While I am late to the party, I still wanted to draw attention to the fact that this week, October 8-14, 2017, is International OCD Awareness Week. OCD, or Obsessive Compulsive Disorder, is a mental health disorder that affects many people. According to the International OCD Foundation, OCD
"occurs when a person gets caught in a cycle of obsessions and compulsions. Obsessions are unwanted, intrusive thoughts, images or urges that trigger intensely distressing feelings. Compulsions are behaviors an individual engages in to attempt to get rid of the obsessions and/or decrease his or her distress."
They go on to give an example on how it feels to have OCD.
Imagine that your mind got stuck on a certain thought or image…
Then this thought or image got replayed in your mind
no matter what you did…
You don’t want these thoughts — it feels like an avalanche…
Along with the thoughts come intense feelings of anxiety…
Anxiety is your brain’s alarm system. When you feel anxious, it feels like you are in danger. Anxiety is an emotion that tells you to respond, react, protect yourself, DO SOMETHING!
On the one hand, you might recognize that the fear doesn’t make sense, doesn’t seem reasonable, yet it still feels very real, intense, and true…
Why would your brain lie?
Why would you have these feelings if they weren’t true? Feelings don’t lie… Do they?
Unfortunately, if you have OCD, they do lie. If you have OCD, the warning system in your brain is not working correctly. Your brain is telling you that you are in danger when you are not.
When scientists compare pictures of the brains of groups of people with OCD, they can see that some areas of the brain are different than the brains of people who don’t have OCD.
Those tortured with OCD are desperately trying to get away from paralyzing, unending anxiety…
How do I know so much about this subject? Well, a few years ago I was diagnosed with OCD. Although I often felt I had tendencies toward OCD behavior, I was able to manage them on my own for most of my adult life. Once I hit forty years of age, however, I became overwhelmed with my obsessions. My obsessions manifested themselves in the form of intrusive thoughts, mainly regarding my health. I became unable to distinguish fact from fiction, reality from delusion. I spent hours fixated on my upcoming mammogram, obsessed over a freckle I was certain was changing into a mole, or bumps on the back of my head. I could be fine for days, and then suddenly, I would be paralyzed with fear because I saw an article on Facebook about a woman with a horrible disease. My OCD would then cause me to fixate on the symptoms, which I of course researched on Dr. Google...DO NOT DO THAT...and my mind would be filled with scenarios of my death.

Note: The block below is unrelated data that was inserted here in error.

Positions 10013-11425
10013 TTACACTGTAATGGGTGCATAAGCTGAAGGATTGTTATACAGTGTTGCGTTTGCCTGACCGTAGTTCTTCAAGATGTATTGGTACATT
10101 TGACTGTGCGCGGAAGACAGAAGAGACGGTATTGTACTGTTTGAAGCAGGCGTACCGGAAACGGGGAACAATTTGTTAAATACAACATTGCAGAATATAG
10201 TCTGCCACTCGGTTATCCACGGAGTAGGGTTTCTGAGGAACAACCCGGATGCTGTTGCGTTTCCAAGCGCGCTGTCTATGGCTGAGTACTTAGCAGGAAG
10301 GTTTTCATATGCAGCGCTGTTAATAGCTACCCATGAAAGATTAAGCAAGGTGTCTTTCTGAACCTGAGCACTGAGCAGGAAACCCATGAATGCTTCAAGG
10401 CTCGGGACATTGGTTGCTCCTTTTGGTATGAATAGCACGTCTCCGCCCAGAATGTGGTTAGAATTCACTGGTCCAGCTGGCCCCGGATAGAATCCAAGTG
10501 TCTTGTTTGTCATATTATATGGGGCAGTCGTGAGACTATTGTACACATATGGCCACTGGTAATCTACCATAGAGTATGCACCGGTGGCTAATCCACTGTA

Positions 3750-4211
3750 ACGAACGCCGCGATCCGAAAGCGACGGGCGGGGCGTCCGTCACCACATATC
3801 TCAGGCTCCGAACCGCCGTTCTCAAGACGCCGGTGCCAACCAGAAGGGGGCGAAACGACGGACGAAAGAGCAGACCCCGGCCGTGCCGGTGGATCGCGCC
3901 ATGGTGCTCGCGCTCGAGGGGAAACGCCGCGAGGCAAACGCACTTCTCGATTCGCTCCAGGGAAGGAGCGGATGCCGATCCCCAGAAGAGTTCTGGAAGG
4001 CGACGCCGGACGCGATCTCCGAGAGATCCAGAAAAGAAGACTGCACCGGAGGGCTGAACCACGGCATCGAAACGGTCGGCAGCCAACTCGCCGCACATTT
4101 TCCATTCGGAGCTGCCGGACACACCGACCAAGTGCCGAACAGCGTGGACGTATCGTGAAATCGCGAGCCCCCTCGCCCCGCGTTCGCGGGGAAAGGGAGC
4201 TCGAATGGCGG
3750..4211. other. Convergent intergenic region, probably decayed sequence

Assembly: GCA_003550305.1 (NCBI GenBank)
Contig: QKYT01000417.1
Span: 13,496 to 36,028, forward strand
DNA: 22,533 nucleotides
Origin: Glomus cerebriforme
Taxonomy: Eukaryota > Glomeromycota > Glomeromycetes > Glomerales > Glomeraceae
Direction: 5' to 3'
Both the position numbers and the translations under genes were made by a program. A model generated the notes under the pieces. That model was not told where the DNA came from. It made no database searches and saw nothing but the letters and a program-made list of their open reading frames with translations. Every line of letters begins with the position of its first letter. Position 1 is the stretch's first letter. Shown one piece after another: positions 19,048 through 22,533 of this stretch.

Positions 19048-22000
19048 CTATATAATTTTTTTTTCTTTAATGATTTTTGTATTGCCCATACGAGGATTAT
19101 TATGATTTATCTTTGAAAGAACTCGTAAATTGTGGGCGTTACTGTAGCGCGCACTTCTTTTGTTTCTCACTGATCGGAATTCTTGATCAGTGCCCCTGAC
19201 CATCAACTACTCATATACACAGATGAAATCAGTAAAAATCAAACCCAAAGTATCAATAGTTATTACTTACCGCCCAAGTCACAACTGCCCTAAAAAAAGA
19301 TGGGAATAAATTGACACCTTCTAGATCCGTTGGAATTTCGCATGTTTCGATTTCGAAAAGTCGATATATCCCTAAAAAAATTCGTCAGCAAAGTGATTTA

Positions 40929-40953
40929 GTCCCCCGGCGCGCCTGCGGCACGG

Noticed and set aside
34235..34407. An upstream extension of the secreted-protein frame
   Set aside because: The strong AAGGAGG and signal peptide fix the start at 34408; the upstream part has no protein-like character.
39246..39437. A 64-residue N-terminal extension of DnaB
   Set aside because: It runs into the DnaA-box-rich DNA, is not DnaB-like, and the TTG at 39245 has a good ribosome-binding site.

Although the term OCD is thrown around quite randomly, it is a real disorder, and those suffering from it, in my experience, are initially reluctant to shout it from the rooftops. It is more than being neat, or disliking germs. It isn't a status symbol or worse yet, a joke. It is a serious mental health issue, and left untreated, will consume one's life and render him or her unable to function on certain days due to endless anxiety ridden moments.
I am beyond blessed that my husband Steve recognized my need for help when the time came. He literally put me in the car and took me to an amazingly empathetic doctor. But even more, I was blessed to have the most kind, respectful, and considerate nurse who immediately put me at ease. I felt able to open up and pour out all the thoughts I have carried inside my head for so many years without feeling judged, or worse yet, labeled. When I left, my nurse April hugged me. I knew then that I was going to be ok. And thus began my way back from the depths of OCD.
My new doctor is amazing. She will literally sit with me and go over each of my concerns. She checks to make sure my issues are not real medical concerns.Then she reminds me that I will deal with this forever, but I have tools to help me now. She and my new gynecologist and nurse April reassure me as well. They listen to me. They don't label me. I am comfortable with them and I feel so relieved.
How else am I handling this part of my life? Well, I do take medication. And I am ok with that. I understand the medicine does not change who I am...it doesn't change ME. The medicine helps the part of my brain that needs it to function properly, so I can be the healthiest me I can be.
I also have an amazing therapist I visit when I need to be reassured. She has given me tools to use when I have a slip up. Perhaps one of the best? OCD does not define me. I am NOT OCD. I HAVE OCD. It is a small part of me. And through medicine, therapy, mindfulness meditation, support and love from my family and friends...yes, you, Marian, Heather and April...I am now able to say that yes...I have this thing I deal with. It is OCD. It is a pain. I think of it as my cross. I think everyone has something. And this is mine.
So there you are. Something about me you didn't know. But something I am not ashamed of. Something I share to encourage even that one reader who may be helped by my story. My advice to anyone suffering from this mental health issue...
1. Admit it. To yourself.
2. Confide in a loved one.
3. Seek help from a doctor or nurse professional.
4. Follow the plan he or she sets out for you.
5. Continue your plan, even when your symptoms cease.
6. DO NOT GOOGLE.
8. Have faith and pride and love in and for yourself.
9. Lean on your family and friends when necessary.
10.Ditch the fear of judgement.
11. Anyone who makes fun of or judges you is not worth your time.
12. Pray. If that is your thing.
13. Live your life. OCD doesn't define you.
Thanks for visiting, my friends.
I am always glad you do.